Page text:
In short, synthetic data can be created in two ways with varying levels of complexity. It may appear as a simple operation. I would like to present to you some of the tools used to create synthetic data next.

Tools to Create Synthetic Data

There are multiple open-source resources available to create synthetic data. I will introduce three tools you can use for  different methods of creating synthetic data:

  • sklearn.datasets: The Python package scikit-learn contains many tools that data scientists use. It also contains a module called datasets. In sklearn.datasets, we can find many methods for generating data samples. For example, a method for generating a dataset for a regression problem, make_regression, is available. Using make_regression, we can do agent-based modeling for example. The regressor here is our agent.
  • pydbgen: This Python package allows us to generate random tables and databases. It also allows us to include specific types of data such as emails or dates in the tables.
  • DCGANs: Deep Convolutional Generative Adversarial Networks (DCGANs) are neural networks capable of generating artificial images that look real. They are trained to use real images and output new images that look similar to the real images. Generally, this deep learning technique is used in data augmentation. We use data augmentation when we don’t have enough original images. So, we resort to using synthetic images to compensate for it.

Depending on the task, different techniques can be used. Generally, I think it’s not necessary to know how to use all of these methods. But knowing at least a few by heart can be helpful. Most importantly, I believe we need the ability to comprehend and study all the techniques whenever we encounter a problem where we need to use them.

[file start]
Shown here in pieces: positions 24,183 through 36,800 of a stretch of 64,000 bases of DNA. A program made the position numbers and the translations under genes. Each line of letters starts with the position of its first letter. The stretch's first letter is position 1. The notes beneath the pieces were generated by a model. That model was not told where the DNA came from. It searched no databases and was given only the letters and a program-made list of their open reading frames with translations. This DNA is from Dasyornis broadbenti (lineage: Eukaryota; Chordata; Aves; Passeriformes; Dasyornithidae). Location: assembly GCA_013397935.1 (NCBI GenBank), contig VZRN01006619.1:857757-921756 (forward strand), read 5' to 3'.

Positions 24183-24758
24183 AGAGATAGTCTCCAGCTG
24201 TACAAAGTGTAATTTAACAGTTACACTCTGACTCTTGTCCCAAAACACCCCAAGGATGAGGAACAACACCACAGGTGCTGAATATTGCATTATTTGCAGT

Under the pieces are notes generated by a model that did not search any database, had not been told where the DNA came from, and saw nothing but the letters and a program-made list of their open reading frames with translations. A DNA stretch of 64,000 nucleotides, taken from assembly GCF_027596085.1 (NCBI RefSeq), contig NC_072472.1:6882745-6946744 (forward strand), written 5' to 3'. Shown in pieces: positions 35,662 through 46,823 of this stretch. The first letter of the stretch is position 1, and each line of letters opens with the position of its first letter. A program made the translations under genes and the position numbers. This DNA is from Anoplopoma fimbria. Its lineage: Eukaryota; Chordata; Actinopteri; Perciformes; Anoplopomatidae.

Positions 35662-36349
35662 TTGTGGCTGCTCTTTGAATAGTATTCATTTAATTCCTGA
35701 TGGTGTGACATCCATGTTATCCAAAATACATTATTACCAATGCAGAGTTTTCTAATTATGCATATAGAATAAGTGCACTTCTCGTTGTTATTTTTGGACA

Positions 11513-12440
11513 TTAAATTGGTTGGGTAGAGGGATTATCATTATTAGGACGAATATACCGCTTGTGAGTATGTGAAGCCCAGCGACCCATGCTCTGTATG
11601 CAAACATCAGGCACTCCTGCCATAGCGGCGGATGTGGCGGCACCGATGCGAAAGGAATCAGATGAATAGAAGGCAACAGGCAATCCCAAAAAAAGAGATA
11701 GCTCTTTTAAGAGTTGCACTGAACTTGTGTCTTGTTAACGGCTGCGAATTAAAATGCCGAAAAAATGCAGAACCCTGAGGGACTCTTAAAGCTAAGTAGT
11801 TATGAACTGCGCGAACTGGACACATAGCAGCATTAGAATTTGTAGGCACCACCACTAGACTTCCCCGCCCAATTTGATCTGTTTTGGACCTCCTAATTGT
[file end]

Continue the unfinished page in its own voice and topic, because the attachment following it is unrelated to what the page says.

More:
When To Use Synthetic Test Data?

Having covered the what and how of synthetic test data, I think “when” makes for a great next question. So, when should you use synthetic data? Here are a few scenarios that can help you decide:

  • When there’s no real production data for you to copy. To perform production cloning, you need production data. If you’re starting out a new product, there simply isn’t any, so you have to resort to synthetic data for your test data needs.
  • When you don’t need “realistic” data. For some reason, you might need test data that doesn’t resemble data generated by real users. You might need invalid data for chaos testing purposes, for instance. Synthetic data generation can come in handy here.
  • When you can’t use data masking. If, for some reason, you can’t use a data masking solution, then it’s a no-brainer: synthetic data is your only choice if you want to remain compliant to GDPR and other similar regulations—and of course, you want!

In short, synthetic data is a valuable alternative in situations in which you can’t or won’t use production data for your test data management needs.

Synthetic test data generation is a valuable and powerful process to have at your disposal.

Pros and Cons of Using Synthetic Test Data

Synthetic test data generation is a valuable and powerful process to have at your disposal. However, it’s no silver bullet; you might face non-trivial challenges when implementing it. Let’s now cover some of the pros and cons of using synthetic test data, starting with the cons, or “challenges”, as we dub them.